"Israel Beyond the Conflict" was the tagline of a pro-Israel group that I worked for more than a decade ago, contributing to their effort to “rebrand” Israel and improve its image abroad.
Branding nations was a relatively new concept at the time. It had quickly taken off and was enthusiastically embraced by both the Israeli government and Diaspora Jews. Instead of improving Israel’s image by arguing the Jewish side of the Arab-Israeli conflict, the idea was to show the world how much the Jewish state had to offer, and demonstrate that it is a nation made of so much more than religion, strife and bloodshed, and defined by more than the occupation, what people see on CNN and New York Times headlines.
There was plenty for me to write about: Israel’s high-tech scene had exploded and was penetrating the global consciousness. There were medical innovations saving lives, agricultural innovations, cultural achievements in the arts, humanitarian efforts around the world and Tel Aviv’s growing reputation as a fun-filled Miami-on-the-Mediterranean. We promoted it as the cool Israel, the fun Israel, the Israel that had so much to offer the world, the country that anybody who wants to be a mover and a shaker in business should get to know.
Taylor Force was exactly the audience we were targeting, and the one Israel still aspires to reach today. Clearly, he had received the message. Otherwise, why else would he and 28 of his classmates from a global entrepreneurship course at a top-tier business school be exploring Tel Aviv last Tuesday?
Force was the kind of visitor Israel works hard to attract - one who comes not out of personal connection to the religious history, but out of curiosity for its technological future. He was here not for the Western Wall, but for the gleaming office buildings of Haifa, Herzliya, and north Tel Aviv; not to study ancient laws, but to learn some of the keys to the success of Israeli innovation.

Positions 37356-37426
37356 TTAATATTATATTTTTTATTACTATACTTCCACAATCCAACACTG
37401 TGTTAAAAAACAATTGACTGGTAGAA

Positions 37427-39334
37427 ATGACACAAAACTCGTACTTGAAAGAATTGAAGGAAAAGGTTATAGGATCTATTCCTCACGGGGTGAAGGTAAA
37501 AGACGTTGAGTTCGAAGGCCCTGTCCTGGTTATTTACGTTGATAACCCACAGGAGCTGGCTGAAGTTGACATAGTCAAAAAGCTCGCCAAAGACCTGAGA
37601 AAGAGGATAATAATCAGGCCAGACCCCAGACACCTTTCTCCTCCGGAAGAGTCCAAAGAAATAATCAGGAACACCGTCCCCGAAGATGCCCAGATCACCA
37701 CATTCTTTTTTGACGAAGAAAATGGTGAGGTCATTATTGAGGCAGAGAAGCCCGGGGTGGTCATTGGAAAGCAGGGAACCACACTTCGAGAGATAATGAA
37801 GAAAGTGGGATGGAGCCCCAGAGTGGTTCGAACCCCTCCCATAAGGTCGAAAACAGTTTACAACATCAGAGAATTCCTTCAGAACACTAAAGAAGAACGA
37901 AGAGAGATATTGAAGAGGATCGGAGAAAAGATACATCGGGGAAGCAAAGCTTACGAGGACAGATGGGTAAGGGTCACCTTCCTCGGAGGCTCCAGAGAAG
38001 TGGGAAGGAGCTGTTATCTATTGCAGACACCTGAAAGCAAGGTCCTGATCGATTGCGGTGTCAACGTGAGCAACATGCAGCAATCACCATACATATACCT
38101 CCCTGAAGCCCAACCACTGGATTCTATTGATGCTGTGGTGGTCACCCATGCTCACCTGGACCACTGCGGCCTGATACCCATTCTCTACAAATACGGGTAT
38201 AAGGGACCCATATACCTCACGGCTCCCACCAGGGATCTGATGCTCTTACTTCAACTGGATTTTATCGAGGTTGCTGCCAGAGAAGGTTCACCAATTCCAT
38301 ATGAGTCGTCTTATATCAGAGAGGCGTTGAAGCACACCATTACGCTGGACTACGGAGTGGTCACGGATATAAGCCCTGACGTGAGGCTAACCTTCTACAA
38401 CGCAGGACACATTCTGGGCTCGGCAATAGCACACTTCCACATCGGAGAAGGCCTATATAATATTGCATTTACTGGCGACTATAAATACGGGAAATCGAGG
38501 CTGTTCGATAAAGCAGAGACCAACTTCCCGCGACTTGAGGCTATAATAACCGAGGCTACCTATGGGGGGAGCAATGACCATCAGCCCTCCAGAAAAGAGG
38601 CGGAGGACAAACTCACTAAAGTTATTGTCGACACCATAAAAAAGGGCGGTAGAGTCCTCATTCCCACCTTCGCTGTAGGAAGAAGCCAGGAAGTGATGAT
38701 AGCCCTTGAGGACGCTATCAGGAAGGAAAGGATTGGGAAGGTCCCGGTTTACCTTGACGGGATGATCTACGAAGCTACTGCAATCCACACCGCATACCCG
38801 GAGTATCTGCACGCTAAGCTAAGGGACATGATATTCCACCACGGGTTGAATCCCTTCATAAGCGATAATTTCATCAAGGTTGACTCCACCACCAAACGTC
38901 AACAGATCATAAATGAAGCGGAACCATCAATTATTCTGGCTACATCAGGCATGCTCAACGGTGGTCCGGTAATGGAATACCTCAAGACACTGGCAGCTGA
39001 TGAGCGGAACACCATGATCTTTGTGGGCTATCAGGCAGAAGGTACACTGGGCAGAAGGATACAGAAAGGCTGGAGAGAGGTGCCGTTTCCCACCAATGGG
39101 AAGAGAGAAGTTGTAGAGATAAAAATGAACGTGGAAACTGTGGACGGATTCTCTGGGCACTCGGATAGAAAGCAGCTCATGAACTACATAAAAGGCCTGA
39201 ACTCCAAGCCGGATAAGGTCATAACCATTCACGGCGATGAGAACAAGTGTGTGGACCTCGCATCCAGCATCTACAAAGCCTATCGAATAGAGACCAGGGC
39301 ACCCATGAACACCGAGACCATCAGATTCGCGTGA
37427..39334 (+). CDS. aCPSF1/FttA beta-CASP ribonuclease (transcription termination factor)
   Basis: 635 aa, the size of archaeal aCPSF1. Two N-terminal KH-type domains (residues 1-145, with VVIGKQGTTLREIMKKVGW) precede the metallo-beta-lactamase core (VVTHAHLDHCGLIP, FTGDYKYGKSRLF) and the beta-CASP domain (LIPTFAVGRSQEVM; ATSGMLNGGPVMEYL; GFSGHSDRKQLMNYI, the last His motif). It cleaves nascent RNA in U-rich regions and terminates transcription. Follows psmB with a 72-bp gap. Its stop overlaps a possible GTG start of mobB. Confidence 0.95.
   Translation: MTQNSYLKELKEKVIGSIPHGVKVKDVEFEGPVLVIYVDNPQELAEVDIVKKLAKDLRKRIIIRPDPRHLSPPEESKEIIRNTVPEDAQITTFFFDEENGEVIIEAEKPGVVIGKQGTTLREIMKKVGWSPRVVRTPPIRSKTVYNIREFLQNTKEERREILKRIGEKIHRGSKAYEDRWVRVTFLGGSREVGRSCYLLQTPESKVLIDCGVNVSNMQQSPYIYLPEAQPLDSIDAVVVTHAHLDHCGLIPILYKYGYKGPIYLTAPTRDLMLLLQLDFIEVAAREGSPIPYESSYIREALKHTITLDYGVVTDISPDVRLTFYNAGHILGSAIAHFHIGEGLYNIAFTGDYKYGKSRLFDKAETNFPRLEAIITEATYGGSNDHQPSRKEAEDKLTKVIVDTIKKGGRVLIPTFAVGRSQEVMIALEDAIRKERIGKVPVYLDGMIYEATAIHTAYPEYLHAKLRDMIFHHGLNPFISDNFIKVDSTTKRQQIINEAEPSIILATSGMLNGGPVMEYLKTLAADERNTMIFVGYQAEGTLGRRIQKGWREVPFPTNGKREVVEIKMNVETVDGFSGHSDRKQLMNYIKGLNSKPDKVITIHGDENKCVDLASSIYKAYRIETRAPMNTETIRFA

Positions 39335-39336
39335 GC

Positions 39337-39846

Force wasn’t the first American visitor to lose his life in Israel, not even the first in this latest wave of terrifying violent attacks. But the others have been, for the most part, involved in some aspect of a much more familiar narrative, meeting their fate in the West Bank or Jerusalem. They were Jews who, even if they didn’t make their homes here, had some kind of personal ideological investment in the idea of a Jewish state, often Orthodox or ultra-Orthodox, sometimes ideologically committed to the concept of a Greater Israel, sometimes not. Even though they were American, their deaths felt like part and parcel of the conflict, and not simply because they were killed by terrorists.
But Taylor Force was supposed to be spending his time in that other Israel: the non-ideological Israel that is not about ancient religion and bitter political rivalries, but about business and fun and the vibrant Jaffa beachfront. His visit was supposed to reflect Israel at its best.
This isn’t simply an Israel we create for better public relations or to sell the country as a tourist destination. It’s an Israel that we locals fool ourselves into believing really exists and truly represents us, somehow separate and different from the depressing, sad and frightening version of the life we know surrounds us. We compartmentalize the two Israels because it keeps us sane and gets us through the day, and most of the time, we manage to avoid confronting it head-on. Until we can't.
And attacks like the horrific stabbing of Taylor Force on Tuesday aren't supposed to happen to American tourists that are here to appreciate the Start-Up Nation and enjoy the beachside nightlife. Until they do.
As we send our condolences to Taylor Force’s friends and family across the world, let his death serve as a reminder that there is no such thing as an "Israel Beyond the Conflict" anymore, if indeed, there ever was.
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